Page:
Income–happiness paradox in Australia: Testing the theories of adaptation and social comparison
AbstractThis paper investigates whether the theories of adaptation and social comparison can explain the income–happiness puzzle (Easterlin Paradox) in Australia. Alternative specifications of happiness model that incorporate adaption, comparison incomes and other relevant variables are estimated using the panel data from the five waves (2001–2005) of the Household Income and Labour Dynamics in Australia (HILDA) surveys. The statistical tests provide no support for the adaptation effect on happiness. However, we find strong support for the theory of social comparison as an explanation for the happiness paradox. An increase in peer group income hurts the poor more than the rich, suggesting that a redistribution of income is likely to enhance the overall wellbeing of society. A sensitivity analysis is conducted to check the robustness of results.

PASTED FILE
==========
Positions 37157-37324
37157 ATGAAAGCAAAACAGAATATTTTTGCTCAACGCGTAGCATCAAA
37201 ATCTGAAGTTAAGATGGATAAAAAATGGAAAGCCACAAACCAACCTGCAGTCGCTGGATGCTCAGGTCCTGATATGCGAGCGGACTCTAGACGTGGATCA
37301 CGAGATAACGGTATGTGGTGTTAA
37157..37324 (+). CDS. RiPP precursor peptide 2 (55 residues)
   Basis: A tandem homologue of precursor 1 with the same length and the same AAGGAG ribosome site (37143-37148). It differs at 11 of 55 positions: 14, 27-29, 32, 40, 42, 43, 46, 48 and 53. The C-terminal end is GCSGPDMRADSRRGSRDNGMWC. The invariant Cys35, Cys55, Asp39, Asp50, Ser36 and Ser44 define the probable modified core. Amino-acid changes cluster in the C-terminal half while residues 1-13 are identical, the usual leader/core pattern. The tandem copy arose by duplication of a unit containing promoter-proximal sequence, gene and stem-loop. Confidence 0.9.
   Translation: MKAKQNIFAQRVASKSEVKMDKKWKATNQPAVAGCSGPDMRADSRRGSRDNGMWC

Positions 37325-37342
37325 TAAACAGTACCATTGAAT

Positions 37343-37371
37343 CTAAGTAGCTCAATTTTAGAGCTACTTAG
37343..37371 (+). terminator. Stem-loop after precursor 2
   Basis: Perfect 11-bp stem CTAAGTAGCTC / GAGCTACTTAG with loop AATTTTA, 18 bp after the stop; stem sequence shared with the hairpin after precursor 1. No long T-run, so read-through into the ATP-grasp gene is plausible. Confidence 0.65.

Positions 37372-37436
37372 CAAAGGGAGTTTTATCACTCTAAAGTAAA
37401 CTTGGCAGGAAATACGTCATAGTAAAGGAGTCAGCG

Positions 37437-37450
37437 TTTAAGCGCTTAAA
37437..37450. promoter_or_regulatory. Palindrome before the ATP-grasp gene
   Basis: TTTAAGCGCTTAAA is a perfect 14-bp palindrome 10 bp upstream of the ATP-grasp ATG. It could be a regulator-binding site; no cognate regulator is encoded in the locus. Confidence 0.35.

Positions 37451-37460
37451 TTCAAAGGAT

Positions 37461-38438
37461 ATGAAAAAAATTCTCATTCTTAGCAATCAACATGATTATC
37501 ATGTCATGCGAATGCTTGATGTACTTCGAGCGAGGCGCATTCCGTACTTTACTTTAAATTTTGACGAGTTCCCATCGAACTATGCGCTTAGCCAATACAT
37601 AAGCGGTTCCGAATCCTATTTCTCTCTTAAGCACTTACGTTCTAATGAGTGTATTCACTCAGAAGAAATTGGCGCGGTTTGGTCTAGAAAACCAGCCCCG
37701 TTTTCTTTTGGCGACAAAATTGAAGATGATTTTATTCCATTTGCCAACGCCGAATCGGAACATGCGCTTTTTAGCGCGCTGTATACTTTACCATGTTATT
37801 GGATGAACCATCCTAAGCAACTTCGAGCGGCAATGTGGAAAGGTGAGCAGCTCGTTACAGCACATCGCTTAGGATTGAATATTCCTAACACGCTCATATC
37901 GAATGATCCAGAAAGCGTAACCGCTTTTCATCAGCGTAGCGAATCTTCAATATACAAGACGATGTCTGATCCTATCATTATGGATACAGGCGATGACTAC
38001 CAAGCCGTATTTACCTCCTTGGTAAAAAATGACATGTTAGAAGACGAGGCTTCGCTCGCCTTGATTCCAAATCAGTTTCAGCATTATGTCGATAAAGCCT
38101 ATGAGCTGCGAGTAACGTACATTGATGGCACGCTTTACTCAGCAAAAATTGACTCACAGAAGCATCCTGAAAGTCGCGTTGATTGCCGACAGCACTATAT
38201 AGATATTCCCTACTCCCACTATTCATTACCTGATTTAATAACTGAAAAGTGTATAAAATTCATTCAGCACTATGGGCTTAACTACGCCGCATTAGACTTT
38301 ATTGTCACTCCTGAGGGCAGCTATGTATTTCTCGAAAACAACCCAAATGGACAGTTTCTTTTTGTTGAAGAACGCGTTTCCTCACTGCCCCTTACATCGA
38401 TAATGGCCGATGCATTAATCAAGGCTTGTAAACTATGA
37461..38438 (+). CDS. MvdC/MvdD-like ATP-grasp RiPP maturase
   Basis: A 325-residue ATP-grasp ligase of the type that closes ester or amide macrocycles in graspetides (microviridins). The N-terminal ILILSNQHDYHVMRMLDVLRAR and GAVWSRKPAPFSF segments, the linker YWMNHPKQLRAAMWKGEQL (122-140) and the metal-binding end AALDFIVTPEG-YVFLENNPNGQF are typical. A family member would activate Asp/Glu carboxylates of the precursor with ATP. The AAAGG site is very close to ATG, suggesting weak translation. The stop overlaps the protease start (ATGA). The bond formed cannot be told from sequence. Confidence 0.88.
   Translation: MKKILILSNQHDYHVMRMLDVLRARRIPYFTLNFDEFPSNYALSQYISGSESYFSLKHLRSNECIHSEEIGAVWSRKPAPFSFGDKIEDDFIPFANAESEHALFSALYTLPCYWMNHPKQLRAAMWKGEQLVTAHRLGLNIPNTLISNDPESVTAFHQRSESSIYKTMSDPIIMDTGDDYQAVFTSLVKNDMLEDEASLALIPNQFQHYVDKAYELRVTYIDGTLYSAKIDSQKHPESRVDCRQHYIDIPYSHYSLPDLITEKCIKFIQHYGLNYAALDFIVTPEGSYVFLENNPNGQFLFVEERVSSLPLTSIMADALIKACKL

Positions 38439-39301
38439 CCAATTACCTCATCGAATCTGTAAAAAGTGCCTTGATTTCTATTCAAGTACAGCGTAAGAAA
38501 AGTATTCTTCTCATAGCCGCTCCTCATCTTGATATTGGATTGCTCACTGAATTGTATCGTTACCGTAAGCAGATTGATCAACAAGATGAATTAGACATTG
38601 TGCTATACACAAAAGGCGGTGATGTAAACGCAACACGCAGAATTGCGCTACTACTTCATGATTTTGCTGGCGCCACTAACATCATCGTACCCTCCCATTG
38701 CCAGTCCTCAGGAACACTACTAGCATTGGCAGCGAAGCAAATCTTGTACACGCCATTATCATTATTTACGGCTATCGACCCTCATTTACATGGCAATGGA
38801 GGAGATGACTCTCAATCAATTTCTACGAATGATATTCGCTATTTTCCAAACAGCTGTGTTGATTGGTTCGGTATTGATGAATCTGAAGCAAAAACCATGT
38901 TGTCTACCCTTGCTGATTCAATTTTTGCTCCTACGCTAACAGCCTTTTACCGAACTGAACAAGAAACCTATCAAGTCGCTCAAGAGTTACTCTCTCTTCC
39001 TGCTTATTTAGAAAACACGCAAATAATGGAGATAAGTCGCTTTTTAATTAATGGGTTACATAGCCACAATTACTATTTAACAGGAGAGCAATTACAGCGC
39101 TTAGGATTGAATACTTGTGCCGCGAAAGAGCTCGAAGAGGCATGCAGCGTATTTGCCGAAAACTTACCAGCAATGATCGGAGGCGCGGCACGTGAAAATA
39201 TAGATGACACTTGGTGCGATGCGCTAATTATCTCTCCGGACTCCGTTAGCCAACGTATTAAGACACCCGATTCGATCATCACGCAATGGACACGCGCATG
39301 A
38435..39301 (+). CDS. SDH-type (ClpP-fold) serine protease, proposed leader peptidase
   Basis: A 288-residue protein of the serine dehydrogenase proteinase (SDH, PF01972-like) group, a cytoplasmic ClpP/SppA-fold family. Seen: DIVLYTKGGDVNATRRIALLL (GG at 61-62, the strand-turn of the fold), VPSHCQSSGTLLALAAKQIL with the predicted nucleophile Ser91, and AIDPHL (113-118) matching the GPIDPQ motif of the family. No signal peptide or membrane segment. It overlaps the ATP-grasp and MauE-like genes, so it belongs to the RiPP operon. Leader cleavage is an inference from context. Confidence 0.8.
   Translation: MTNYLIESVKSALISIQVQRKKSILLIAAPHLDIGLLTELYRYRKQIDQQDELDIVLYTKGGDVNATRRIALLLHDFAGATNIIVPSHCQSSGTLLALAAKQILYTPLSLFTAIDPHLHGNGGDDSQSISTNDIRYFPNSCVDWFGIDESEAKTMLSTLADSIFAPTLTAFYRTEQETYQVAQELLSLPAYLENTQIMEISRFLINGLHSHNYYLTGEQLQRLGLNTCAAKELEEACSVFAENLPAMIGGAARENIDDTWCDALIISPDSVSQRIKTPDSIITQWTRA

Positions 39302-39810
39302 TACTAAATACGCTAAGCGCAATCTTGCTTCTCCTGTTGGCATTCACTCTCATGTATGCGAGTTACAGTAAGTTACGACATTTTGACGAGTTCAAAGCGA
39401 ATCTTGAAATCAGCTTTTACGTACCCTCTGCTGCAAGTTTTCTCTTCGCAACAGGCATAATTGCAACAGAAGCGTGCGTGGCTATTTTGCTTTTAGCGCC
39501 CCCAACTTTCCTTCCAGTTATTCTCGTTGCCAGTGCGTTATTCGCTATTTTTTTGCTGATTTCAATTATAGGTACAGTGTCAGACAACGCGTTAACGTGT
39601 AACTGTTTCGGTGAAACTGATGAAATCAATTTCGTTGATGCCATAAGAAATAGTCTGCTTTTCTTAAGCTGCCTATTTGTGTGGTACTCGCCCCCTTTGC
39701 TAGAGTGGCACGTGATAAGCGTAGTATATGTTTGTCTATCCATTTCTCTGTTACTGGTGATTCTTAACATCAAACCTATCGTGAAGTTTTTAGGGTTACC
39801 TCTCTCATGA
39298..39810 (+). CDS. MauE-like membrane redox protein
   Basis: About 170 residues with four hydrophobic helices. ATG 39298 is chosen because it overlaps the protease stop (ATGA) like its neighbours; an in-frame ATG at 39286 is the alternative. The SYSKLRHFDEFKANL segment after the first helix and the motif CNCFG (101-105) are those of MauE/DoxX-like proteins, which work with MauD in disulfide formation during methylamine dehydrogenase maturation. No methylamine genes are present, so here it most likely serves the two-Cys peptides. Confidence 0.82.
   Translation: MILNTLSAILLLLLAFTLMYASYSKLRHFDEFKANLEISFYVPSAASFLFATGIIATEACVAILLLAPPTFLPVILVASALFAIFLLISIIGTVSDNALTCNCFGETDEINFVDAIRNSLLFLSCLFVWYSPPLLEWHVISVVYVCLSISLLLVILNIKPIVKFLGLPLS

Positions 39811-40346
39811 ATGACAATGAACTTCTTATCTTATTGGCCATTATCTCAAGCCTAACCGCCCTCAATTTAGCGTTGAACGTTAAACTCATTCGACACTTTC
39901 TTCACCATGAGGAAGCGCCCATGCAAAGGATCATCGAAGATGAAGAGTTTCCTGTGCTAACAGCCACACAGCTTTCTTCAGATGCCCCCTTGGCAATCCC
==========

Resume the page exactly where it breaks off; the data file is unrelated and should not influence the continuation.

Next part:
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Bibliographic InfoArticle provided by Elsevier in its journal Economic Modelling.
Volume (Year): 30 (2013)
Issue (Month): C ()
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Web page: http://www.elsevier.com/locate/inca/30411
Life satisfaction; Adaptation; Comparison income; Easterlin paradox;
Find related papers by JEL classification:
- D3 - Microeconomics - - Distribution
- D6 - Microeconomics - - Welfare Economics
- I3 - Health, Education, and Welfare - - Welfare, Well-Being, and Poverty
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- Beja Jr., Edsel, 2014. "Income growth and happiness: Reassessment of the Easterlin Paradox," MPRA Paper 53360, University Library of Munich, Germany.
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